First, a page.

We often grapple with the question of how many times should we eat at a restaurant before reviewing it, and at times it can be a tough call. Off nights are to be expected, and sometimes it's just out of anyone in particular's control. Our first trip to Salero didn't go so well, but we decided it needed at least another chance. Today we can say with confidence we have eaten at Salero three times, and you'd probably have to twist our arm to go back.
Salero claims to incorporate fresh local ingredients and authentic Spanish traditions, but the only thing they authentically do is miss the mark. The food allegedly focuses on Spain's Basque region, except for it's not tapas, and diners are encouraged to each order their own appetizer and entree. We have no problem with the concept, but the Spanish-influenced food is mediocre at best, and coupled with high prices it makes for a rather annoying meal.
Even forgetting the fact we didn't have great dinner service on our first trip, the bottom line is that the food isn't that good. Take the grilled octopus appetizer, for example, served with a mashed up mix of fried olives, pickled mustard seeds, and puffed quinoa. Sure, it tasted OK, but six tiny pieces of octopus in a scientific-looking preparation made it something we would expect in a ten course tasting meal, not a place like this. Another example is the $33 zarzuela de mariscos, which is a variety of fresh fish "with tomato and fennel in a saffron infused sherry broth." When we hear saffron-infused sherry broth, we expect big flavors. And while the selection of seafood was fine, the listless tomato water it sat in was the only thing we could focus on. Saffron infused sherry sauce it was not, and plain shellfish on its own couldn't make up for the execution that fell flat. We came back to Salero two more times, including for lunch, and ultimately felt similar about everything we've eaten here.
At the end of the day, we can't convince ourselves to consciously drop that kind of money for mediocre food, particularly when there is so much good going on in the West Loop. Especially when you consider that Avec and Blackbird are literally next door, there's no reason to settle for an overpriced and lackluster alternative. What Salero does have going for it is an awesome, modern-industrial feeling space. It's a great design with a solid-sized bar and a few high tops up front. If you really want to check it out, eat enough food somewhere else in the West Loop first. Come here afterwards for cocktails and maybe dabble in a few small late night bites like the jamon, almonds, or pinxtos.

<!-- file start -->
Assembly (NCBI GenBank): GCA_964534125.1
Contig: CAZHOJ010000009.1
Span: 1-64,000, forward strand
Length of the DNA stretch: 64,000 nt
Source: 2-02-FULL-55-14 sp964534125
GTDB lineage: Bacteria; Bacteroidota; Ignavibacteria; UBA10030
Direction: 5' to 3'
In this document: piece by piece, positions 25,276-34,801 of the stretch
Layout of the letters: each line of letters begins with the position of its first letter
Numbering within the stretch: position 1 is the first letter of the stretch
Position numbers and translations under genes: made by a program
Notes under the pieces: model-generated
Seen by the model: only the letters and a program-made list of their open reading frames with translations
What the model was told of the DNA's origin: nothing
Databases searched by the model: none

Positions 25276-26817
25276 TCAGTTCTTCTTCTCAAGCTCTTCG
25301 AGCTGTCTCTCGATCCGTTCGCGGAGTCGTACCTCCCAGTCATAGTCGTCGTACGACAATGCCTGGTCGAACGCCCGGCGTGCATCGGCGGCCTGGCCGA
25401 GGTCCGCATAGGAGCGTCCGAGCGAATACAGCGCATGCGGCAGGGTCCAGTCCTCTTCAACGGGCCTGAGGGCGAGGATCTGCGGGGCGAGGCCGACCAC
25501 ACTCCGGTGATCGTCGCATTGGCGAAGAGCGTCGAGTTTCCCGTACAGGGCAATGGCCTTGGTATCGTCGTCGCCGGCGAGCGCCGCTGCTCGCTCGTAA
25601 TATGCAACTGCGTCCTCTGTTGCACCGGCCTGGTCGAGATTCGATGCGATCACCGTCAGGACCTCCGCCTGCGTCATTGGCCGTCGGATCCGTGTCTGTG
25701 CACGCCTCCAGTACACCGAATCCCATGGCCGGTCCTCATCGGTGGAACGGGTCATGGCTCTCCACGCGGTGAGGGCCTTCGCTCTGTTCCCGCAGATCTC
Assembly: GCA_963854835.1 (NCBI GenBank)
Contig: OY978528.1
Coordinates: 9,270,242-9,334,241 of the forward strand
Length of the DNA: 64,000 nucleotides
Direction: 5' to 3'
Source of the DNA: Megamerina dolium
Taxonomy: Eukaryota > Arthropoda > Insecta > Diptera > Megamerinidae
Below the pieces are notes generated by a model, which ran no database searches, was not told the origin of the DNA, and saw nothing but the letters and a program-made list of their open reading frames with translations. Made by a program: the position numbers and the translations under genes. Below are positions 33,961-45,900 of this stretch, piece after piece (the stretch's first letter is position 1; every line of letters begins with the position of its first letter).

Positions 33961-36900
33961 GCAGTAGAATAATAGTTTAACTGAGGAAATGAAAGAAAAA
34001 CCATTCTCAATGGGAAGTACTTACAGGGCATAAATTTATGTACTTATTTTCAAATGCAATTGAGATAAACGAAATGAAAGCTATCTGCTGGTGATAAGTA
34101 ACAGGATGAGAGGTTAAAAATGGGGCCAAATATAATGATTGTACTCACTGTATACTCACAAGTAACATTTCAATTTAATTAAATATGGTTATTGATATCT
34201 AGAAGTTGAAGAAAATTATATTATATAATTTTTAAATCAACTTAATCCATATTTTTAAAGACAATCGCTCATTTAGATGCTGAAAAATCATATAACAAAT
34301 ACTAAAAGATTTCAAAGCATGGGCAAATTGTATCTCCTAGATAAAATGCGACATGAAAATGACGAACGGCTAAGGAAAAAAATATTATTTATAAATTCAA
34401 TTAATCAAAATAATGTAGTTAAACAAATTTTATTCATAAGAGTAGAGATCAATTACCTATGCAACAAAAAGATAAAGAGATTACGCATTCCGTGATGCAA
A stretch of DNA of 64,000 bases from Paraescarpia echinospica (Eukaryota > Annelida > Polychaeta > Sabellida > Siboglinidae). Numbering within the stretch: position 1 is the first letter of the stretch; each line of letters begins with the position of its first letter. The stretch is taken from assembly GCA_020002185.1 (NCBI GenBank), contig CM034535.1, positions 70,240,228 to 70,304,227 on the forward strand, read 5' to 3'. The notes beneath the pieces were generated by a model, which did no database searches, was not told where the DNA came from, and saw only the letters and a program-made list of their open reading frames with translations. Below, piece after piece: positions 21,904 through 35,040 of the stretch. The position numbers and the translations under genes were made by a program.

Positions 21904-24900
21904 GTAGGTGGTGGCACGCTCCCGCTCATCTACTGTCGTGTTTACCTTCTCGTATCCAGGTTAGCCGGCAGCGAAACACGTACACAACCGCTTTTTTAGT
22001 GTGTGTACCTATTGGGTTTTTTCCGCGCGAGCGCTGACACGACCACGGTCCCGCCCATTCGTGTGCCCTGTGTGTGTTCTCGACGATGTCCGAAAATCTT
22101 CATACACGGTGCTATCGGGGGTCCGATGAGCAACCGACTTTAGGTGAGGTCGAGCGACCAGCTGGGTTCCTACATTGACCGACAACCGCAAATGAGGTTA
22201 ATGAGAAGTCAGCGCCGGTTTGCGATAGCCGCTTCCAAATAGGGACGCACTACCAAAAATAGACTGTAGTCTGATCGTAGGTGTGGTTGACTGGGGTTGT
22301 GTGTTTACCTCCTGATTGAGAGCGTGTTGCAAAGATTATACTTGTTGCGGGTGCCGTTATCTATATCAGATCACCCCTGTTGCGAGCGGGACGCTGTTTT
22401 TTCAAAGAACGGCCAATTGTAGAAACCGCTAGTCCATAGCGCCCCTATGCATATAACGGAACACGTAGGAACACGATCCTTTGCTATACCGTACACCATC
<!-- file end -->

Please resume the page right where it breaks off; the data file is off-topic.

As far as dinner goes, we're glad we game back, because it only further emphasized what we already knew.
Pinxtos are small bites typical of Northern Spain that usually are served on a small piece of bread or on a mini skewer. This version is a tiny white anchovy, caperberry, cornichon, and piquillo pepper skewer. A good bite for $1.50.
A plate of jamon and manchego cheese with pears and marcona almonds. High quality meat and cheese, which should be expected in Spanish cuisine. Definitely order.
As we mentioned, if it were one of twelve courses on a tasting menu we'd be OK with it, but here it's a swing and a miss.
A decent piece of pork belly with hazelnut romesco, pickles, red onions, aioli, and served with papas bravas. Our biggest problem is both the bravas and the sandwich are soaked in the same hazelnut romesco, which is a bit overkill.
A waiter told us this is one of the most popular items, and overall we had a few problems with it. Despite decent flavor, we didn't like the mushiness of the chorizo in the quail.The quail itself was OK, but the wilted spinach it sat over was not.
A mix of scallops, salt cod, shrimp, and mussels with tomato and fennel in a saffron-infused sherry broth. We can't get over the broth. It's so bland.
If this is a whole Maine lobster then it's the smallest one we've ever seen. The pasta it's served over is as exciting as the zarzuela broth.